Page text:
The Hudson Valley’s first violets of the year.
‘tis May, almost, and we’re about to go on a big road-trip—one of our favorite things. There will be a lot of eating, audio books, eating, gawking at scenery, eating, taking thousands of photos, and possibly some more eating. Because we won
’t have much internet access, June
’s issue will likely be late and probably a little scrawny. You may, however, count yourself lucky if you are not among the few unfortunates who will be subjected to the traditional post-vacation soporific slide show.
My latest addition to Reaktion Books’ Edible series, Sausage: A Global History, (all about our favorite mystery meat) is complete, edited, indexed, and in their spring catalog. It will be released in September—along with Brian Yarvin’s Lamb: A Global History (between us, we’ll cover much of the succulent entrée category). Our next book, on preserved foods, has passed through its second edit and is current lounging on a desk somewhere in Greater London (it
’s publication is a year or so away—so you'll have plenty of time to digest all that sausage and lamb).
Regular subscribers to our updates newsletter receive these updates from our blog, Just Served, directly—but there is much more at the blog that isn’t delivered automatically. You can, if you wish, follow us on Facebook, and Twitter. Still more of our online scribbles can be found at A Quiet Little Table in the Corner.
This month’s quotes from On the Table’s culinary quote collection are—like road-trips themselves—a mixed bag, a traveler’s pot-luck:
“When you come to a fork in the road, it’s time to eat.” Bob DelGrosso
“I don’t think the road to heaven is paved with bean curd.” David Shaw
“He that travels in theory has no inconveniences; he has shade and sunshine at his disposal, and wherever he alights finds tables of plenty and looks of gaiety. These ideas are indulged till the day of departure arrives, the chaise is called, and the progress of happiness begins. A few miles teach him the fallacies of imagination. The road is dusty, the air is sultry, the horses are sluggish. He longs for the time of dinner that he may eat and rest. The inn is crowded, his orders are neglected, and nothing remains but that he devour in haste what the cook has spoiled, and drive on in quest of better entertainment. He finds at night a more commodious house, but the best is always worse than he expected.” Samuel Johnson
“Las Vegas is Everyman’s cut-rate Babylon. Not far away there is, or was, a roadside lunch counter and over it a sign proclaiming in three words that a Roman emperor’s orgy is now a democratic institution... ‘Topless Pizza Lunch.’” Alistair Cooke
PS: If you encounter broken links, changed URLs—or know of wonderful sites we
’ve missed—please drop us a line. It helps to keep this resource as useful as possible for all of us. To those of you who have suggested sites—thanks, and keep them coming!
PPS: If you wish to change the e-mail address at which you receive these newsletters, or otherwise modify the way you receive our postings or—if you
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---- the new sites ----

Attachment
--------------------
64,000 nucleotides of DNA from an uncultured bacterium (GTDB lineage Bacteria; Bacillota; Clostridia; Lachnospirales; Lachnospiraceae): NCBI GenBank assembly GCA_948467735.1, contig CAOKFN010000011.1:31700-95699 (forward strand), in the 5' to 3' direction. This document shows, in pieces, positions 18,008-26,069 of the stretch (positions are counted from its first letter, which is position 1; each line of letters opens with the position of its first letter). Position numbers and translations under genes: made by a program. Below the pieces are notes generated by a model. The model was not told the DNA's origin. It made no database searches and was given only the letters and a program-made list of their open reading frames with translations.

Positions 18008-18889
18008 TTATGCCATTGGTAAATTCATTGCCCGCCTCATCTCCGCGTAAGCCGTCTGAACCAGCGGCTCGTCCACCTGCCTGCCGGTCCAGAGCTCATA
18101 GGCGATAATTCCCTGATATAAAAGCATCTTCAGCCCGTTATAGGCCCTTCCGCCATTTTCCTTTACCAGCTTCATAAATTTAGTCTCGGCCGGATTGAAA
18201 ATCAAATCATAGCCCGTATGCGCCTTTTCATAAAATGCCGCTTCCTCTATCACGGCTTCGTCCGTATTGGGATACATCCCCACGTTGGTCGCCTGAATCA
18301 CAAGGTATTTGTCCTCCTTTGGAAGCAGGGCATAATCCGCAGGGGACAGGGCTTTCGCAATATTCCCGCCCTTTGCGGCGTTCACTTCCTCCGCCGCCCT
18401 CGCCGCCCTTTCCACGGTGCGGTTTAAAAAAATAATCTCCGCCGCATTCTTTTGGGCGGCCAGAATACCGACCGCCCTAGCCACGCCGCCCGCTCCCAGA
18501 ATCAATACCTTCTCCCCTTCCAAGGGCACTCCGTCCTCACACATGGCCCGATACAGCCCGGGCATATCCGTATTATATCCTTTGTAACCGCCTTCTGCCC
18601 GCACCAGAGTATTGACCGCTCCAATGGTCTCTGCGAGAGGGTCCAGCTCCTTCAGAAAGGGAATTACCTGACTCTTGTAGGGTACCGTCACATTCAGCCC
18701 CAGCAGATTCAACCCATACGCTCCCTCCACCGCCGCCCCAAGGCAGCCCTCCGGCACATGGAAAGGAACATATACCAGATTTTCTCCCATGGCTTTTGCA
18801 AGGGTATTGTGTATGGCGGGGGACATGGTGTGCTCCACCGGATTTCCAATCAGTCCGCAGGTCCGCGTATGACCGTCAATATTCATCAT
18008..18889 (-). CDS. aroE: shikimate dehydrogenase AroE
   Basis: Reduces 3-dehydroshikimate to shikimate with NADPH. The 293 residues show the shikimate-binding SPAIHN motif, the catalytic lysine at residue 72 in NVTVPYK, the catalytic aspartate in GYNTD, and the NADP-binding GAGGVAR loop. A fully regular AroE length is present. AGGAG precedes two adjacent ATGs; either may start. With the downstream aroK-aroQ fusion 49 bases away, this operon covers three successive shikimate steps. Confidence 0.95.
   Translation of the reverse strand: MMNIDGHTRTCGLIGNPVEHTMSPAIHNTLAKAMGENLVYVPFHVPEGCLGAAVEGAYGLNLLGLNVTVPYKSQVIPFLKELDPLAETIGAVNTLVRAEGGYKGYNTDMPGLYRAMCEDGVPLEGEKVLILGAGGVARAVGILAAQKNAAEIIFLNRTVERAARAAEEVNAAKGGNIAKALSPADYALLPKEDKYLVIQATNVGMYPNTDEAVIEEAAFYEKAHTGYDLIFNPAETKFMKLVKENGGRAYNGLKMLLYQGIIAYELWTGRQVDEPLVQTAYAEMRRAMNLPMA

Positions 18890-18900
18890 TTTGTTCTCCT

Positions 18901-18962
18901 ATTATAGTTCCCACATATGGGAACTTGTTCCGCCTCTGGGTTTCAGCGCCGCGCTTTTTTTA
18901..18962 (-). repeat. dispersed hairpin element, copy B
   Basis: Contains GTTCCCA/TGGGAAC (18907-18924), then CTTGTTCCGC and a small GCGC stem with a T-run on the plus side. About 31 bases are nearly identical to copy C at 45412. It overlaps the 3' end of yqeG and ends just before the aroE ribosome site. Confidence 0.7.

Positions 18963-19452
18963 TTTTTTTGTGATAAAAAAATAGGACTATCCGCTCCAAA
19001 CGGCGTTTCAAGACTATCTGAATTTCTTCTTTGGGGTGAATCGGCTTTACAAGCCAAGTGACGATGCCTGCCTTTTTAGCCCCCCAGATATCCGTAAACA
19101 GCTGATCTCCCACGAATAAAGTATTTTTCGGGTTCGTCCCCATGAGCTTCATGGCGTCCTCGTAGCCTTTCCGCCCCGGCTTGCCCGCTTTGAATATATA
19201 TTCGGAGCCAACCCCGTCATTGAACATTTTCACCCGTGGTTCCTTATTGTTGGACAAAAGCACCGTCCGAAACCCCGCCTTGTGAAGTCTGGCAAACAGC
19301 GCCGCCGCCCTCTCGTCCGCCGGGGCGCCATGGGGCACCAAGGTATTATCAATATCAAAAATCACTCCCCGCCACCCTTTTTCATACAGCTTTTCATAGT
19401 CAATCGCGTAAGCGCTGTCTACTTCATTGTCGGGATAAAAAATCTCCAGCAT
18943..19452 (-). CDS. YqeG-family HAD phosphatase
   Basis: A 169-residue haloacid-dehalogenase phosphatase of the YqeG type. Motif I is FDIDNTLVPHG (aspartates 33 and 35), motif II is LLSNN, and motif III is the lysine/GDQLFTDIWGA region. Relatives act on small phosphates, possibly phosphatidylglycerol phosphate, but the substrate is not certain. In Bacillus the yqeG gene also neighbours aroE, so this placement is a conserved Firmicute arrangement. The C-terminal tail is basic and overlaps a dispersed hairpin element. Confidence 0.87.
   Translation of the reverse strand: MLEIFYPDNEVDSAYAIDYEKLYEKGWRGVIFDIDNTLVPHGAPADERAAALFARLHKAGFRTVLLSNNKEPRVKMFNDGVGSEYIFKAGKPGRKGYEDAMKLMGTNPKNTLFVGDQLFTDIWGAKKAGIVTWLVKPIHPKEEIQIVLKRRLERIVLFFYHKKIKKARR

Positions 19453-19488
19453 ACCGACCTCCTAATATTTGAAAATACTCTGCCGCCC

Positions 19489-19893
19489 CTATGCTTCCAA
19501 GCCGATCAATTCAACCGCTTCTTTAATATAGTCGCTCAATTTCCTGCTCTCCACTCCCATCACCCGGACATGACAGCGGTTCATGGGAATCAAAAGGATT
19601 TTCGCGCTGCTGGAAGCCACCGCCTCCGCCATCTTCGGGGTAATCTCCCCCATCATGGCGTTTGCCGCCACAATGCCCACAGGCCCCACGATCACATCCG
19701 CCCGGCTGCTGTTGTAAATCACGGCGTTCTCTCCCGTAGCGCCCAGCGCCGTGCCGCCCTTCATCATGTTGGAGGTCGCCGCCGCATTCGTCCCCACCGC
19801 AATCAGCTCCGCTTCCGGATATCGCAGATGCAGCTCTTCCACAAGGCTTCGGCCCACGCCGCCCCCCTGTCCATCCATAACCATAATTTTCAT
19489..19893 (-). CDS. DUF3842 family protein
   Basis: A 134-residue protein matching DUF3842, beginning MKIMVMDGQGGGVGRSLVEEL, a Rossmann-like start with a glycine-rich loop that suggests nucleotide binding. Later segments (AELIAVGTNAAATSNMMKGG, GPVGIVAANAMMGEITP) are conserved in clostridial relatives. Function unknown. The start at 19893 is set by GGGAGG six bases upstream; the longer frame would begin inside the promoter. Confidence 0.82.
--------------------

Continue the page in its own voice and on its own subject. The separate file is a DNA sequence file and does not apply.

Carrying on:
(“Food porn for the intellectual cook;” podcasts for people like us… who care, perhaps too much, about food)
Food Babe Blogger Is Full of Shit, The
(a real scientist, Yvette d
’Entremont, looks at the kind of pseudoscience that often appears in food blogs)
Food: The Newest Celebrity
(Megan Garber, in The Atlantic, on the kind of porn whose “…subjects are often actual pieces of meat…”)
How Snobbery Helped Take the Spice Out of European Cooking
(reflecting on flavor and history, from NPR)
Inside Louis’ Lunch, the 120-Year-Old Birthplace of the Hamburger
(Erin DeJesus on the historic New Haven eatery)
(some food history from The New York Academy of Medicine)
Introduction of Chili Peppers to India, The
(Laura Kelley, the Silk Road Gourmet, traces their earliest appearance in written recipes)
(a food writer & broadcaster’s site)
My Obsession: The Laurel Family
(Deborah Madison on the Lauraceae, with special attention to bay leaves and avocados)
Smoke: Why We Love It, for Cooking and Eating
(Jim Shahin waxes rhapsodic—and a little scientific—in The Washington Post)
Stupid Wine Journalism
(food and wine journalists beware—Dwight Furrow is paying attention)
Thai Food Glossary
(just a small part of Clay Irving’s huge recipe site)
(Chris Offutt on class, suspicion, guilt—in part revealed by what’s on our plates)
Why the Beef? Empire and Cuisine
(an essay by Rachel Laudan)
Writing Food History
(an outlined overview of the various directions the field can take, by Peter Scholliers)
---- inspirational (or otherwise useful) site for writers/bloggers ----
How to Shine Blogging for a Single Reader!
---- yet another blog ----
---- that’s all for now ----
Except, of course, for the usual legalistic mumbo-jumbo and commercial flim-flam:
Your privacy is important to us. We will not give, sell or share your e-mail address with anyone, for any purpose—ever. Nonetheless, we will expose you to the following irredeemably brazen plugs:
Want to support On the Table, without spending a dime of your own money on it?
It’s easy. Whenever you want to shop on Amazon. Com, click on any of the book links below, then whatever you buy there (it doesn’t even have to be one of our books) will earn a commission for this newsletter.
The Business of Food: Encyclopedia of the Food And Drink Industries
Sausage: A Global History
How to Serve Man: On Cannibalism, Sex, Sacrifice, & the Nature of Eating
Here endeth the sales pitch(es)...
...for the moment, anyway.
The Resource Guide for Food Writers, Update #175 is protected by copyright, and is provided at no cost, for your personal use only. It may not be copied or retransmitted unless this notice remains affixed. Any other form of republication—unless with the author’s prior written permission—is strictly prohibited.
Copyright (c) 2015 by Gary Allen.